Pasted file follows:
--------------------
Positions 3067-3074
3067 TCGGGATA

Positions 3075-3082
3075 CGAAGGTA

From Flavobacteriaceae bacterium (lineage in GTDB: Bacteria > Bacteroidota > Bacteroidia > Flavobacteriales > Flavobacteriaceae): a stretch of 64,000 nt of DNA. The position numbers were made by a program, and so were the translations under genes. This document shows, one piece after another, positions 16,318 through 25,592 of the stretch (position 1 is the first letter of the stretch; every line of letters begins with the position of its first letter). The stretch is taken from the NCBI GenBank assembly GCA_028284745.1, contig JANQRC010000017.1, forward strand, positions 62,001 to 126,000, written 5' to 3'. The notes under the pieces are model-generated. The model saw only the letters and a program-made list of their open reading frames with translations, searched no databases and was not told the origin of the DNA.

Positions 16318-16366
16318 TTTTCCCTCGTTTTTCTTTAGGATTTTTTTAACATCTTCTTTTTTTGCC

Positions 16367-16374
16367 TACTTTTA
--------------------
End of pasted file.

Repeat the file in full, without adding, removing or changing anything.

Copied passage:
Positions 3067-3074
3067 TCGGGATA

Positions 3075-3082
3075 CGAAGGTA

From Flavobacteriaceae bacterium (lineage in GTDB: Bacteria > Bacteroidota > Bacteroidia > Flavobacteriales > Flavobacteriaceae): a stretch of 64,000 nt of DNA. The position numbers were made by a program, and so were the translations under genes. This document shows, one piece after another, positions 16,318 through 25,592 of the stretch (position 1 is the first letter of the stretch; every line of letters begins with the position of its first letter). The stretch is taken from the NCBI GenBank assembly GCA_028284745.1, contig JANQRC010000017.1, forward strand, positions 62,001 to 126,000, written 5' to 3'. The notes under the pieces are model-generated. The model saw only the letters and a program-made list of their open reading frames with translations, searched no databases and was not told the origin of the DNA.

Positions 16318-16366
16318 TTTTCCCTCGTTTTTCTTTAGGATTTTTTTAACATCTTCTTTTTTTGCC

Positions 16367-16374
16367 TACTTTTA